Broadstone Press recently published Edison Jennings’s first full-length poetry collection, “Intentional Fallacies.”
An accomplished writer and teacher, Jennings has published poetry and essays in a variety of journals and anthologies, including “Boulevard,” “Kenyon Review,” “Slate,” “Southern Review,” “Poetry Daily” and “The Southern Poetry Anthology: Contemporary Appalachia.” He earned a Bachelor of Arts degree from the University of the State of New York, and a Master of Fine Arts degree from Warren Wilson College.
Jennings expresses himself and searches for meaning through his poetry.
“I’m not sure why I focus so much on poetry,” he says. “I guess I like the density, the wit, and the figuration of poetry. And the way it sounds — primarily the way it sounds. I write poetry in rhymed, blank and free verse. With rhymed verse, I usually fool around with ballads and sonnets, though I have been known to mangle terza rima (an arrangement of triplets that rhyme aba, bcb, cdc, etc.) from time to time. Most of my poems, though, have been free verse.”
He says that poetry delights him and reminds him of who he is and says, “those two answers are not as self-centered as they might seem.”
“The world is both beautiful and cruel; living things suffer and die in the midst of unspeakable magnificence. How to come to terms with that? I don’t know. Maybe poetry might offer a clue?”
Jennings uses his poetry to try to come to terms with the conflict between beauty and suffering and to explore other concepts familiar to everyone: loss, gain, triumph, defeat, joy, suffering, love and loneliness.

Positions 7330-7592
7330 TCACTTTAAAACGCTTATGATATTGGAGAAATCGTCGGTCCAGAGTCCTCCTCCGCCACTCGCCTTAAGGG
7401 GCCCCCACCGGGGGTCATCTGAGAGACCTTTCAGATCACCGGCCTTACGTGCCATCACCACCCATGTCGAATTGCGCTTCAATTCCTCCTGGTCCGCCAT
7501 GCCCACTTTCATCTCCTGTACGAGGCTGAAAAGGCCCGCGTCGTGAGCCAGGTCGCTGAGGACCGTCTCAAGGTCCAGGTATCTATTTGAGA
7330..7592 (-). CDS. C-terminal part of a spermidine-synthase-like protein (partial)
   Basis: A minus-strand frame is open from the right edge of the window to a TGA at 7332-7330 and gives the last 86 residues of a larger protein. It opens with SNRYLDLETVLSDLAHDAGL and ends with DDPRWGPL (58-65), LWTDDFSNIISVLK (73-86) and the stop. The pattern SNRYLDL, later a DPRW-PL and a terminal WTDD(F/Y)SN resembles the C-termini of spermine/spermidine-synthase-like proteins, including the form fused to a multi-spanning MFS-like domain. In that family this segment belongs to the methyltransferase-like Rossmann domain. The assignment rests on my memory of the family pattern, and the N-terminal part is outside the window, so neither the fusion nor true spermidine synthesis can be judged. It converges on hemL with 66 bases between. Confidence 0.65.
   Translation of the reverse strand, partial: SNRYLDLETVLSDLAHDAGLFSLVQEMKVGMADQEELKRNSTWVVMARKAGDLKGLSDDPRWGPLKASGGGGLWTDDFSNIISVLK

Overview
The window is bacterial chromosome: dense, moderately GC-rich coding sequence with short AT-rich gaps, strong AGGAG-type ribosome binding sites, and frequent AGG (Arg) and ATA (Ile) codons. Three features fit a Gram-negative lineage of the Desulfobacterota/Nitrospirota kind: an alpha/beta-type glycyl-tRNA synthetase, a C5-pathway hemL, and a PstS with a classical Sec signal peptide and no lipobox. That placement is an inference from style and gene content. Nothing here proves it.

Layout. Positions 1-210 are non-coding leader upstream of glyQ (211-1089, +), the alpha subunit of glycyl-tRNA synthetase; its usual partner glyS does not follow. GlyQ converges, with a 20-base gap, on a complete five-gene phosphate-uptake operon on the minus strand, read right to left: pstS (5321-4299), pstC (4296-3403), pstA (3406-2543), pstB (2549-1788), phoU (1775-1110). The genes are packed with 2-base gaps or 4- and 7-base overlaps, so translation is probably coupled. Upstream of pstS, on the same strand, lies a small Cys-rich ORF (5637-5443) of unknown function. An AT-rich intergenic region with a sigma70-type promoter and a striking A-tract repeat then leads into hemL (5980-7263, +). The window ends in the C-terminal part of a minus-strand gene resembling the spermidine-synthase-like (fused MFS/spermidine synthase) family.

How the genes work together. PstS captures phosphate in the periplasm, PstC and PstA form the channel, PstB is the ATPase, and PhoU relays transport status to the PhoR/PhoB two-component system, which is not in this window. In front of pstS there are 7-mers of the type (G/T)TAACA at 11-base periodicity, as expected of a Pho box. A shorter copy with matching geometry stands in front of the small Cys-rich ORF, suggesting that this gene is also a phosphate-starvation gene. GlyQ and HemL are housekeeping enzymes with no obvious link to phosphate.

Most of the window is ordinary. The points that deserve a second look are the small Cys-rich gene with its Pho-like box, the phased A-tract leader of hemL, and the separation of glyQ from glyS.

“The poems here are finely wrought and rich, utilizing form, meter and rhyme to confer dignified meaning to local, especially rural life, a life that is increasingly dismissed by the broader culture. In his use of traditional poetic treatment, Jennings implies a claim, namely, that aesthetic value is not simply the stuff of high art, but a feature of all human vitality—even the commonest among us has an idea of art, because art in its various forms is always a human expression. The poet’s stance, wisely, is not defensive, but honest. These poems show the work of an exemplary craftsman who brings to his craft delight in discovery and plenty of affection, which are so needed in our present moment. This is an elegant and moving collection, one I will go back to again and again,” says Maurice Manning, author of “Railsplitter.”
“For years Edison Jennings has been quietly and modestly writing some of our finest poetry. Like few others, he recognizes the limits of a poem. He knows what he’s doing, with the music and the meaning. He is both sophisticated and unabashedly direct, a master of the line, of diction, of syntax. His formal poems stand out for their bold rhymes and elegant metrical literacy, but the voice is never cheated, and if he makes every word count, he makes not only a poetry of measure, but a thing bursting with imagination and humor. Finally, the pay-off is that all of his craft embellishes subjects that really matter. Unintentional Fallacies is a terrific book,” says Rodney Jones, author of “Salvation Blues: 100 Poems, 1985-2005.”
She styles hair, does manicures too,
at Sassy Girl’s Bonbon Salon
(The Place To Go For A Killer Do),
and he drives a long-haul truck,
popping Addies to stay awake,
selling weed for an extra buck
to pay off their subprime loan
and not have their house repo’d.
“We’re screwed,” he says, “screwed to the bone.”
Then she tells him he’s her hot mess,
brushing back a wisp of his hair.
Their politics? An easy guess.
And though they get high, they somehow survive
and managed to raise three kids
(who say they’ll visit, but never arrive).
Last night she held him while he was asleep,
and heard him mutter, “not nothing will keep.”
Whoever dies first, the other will weep.